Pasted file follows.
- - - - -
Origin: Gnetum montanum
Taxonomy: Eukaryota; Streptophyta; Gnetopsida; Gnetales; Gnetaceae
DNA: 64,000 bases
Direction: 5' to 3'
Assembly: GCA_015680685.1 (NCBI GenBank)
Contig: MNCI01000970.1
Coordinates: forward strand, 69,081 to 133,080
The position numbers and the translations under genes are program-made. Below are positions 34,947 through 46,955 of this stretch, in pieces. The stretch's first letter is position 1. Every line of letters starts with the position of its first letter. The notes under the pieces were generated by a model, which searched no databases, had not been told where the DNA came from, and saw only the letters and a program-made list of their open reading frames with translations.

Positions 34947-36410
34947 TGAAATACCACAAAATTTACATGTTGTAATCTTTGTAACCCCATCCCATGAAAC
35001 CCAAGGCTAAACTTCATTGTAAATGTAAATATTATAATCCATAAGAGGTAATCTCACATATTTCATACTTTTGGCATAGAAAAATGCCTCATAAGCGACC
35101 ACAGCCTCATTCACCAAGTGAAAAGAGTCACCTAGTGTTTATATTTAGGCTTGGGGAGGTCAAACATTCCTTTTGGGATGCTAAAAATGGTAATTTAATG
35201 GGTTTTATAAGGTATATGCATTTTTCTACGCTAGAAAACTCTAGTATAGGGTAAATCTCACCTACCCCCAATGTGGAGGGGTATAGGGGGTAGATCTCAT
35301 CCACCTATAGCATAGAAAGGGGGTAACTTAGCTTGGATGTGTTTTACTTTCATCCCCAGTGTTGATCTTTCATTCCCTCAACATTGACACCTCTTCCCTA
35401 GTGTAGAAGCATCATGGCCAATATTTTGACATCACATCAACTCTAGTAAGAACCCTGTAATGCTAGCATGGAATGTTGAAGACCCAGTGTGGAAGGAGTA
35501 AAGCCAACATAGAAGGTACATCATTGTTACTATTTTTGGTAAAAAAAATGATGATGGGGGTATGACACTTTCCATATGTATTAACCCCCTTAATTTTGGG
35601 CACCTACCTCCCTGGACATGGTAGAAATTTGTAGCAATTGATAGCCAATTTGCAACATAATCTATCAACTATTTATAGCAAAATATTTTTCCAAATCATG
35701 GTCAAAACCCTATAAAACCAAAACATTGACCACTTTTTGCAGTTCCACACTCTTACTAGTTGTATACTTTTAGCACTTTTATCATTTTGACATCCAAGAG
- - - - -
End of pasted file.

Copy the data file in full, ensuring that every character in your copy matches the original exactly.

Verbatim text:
Origin: Gnetum montanum
Taxonomy: Eukaryota; Streptophyta; Gnetopsida; Gnetales; Gnetaceae
DNA: 64,000 bases
Direction: 5' to 3'
Assembly: GCA_015680685.1 (NCBI GenBank)
Contig: MNCI01000970.1
Coordinates: forward strand, 69,081 to 133,080
The position numbers and the translations under genes are program-made. Below are positions 34,947 through 46,955 of this stretch, in pieces. The stretch's first letter is position 1. Every line of letters starts with the position of its first letter. The notes under the pieces were generated by a model, which searched no databases, had not been told where the DNA came from, and saw only the letters and a program-made list of their open reading frames with translations.

Positions 34947-36410
34947 TGAAATACCACAAAATTTACATGTTGTAATCTTTGTAACCCCATCCCATGAAAC
35001 CCAAGGCTAAACTTCATTGTAAATGTAAATATTATAATCCATAAGAGGTAATCTCACATATTTCATACTTTTGGCATAGAAAAATGCCTCATAAGCGACC
35101 ACAGCCTCATTCACCAAGTGAAAAGAGTCACCTAGTGTTTATATTTAGGCTTGGGGAGGTCAAACATTCCTTTTGGGATGCTAAAAATGGTAATTTAATG
35201 GGTTTTATAAGGTATATGCATTTTTCTACGCTAGAAAACTCTAGTATAGGGTAAATCTCACCTACCCCCAATGTGGAGGGGTATAGGGGGTAGATCTCAT
35301 CCACCTATAGCATAGAAAGGGGGTAACTTAGCTTGGATGTGTTTTACTTTCATCCCCAGTGTTGATCTTTCATTCCCTCAACATTGACACCTCTTCCCTA
35401 GTGTAGAAGCATCATGGCCAATATTTTGACATCACATCAACTCTAGTAAGAACCCTGTAATGCTAGCATGGAATGTTGAAGACCCAGTGTGGAAGGAGTA
35501 AAGCCAACATAGAAGGTACATCATTGTTACTATTTTTGGTAAAAAAAATGATGATGGGGGTATGACACTTTCCATATGTATTAACCCCCTTAATTTTGGG
35601 CACCTACCTCCCTGGACATGGTAGAAATTTGTAGCAATTGATAGCCAATTTGCAACATAATCTATCAACTATTTATAGCAAAATATTTTTCCAAATCATG
35701 GTCAAAACCCTATAAAACCAAAACATTGACCACTTTTTGCAGTTCCACACTCTTACTAGTTGTATACTTTTAGCACTTTTATCATTTTGACATCCAAGAG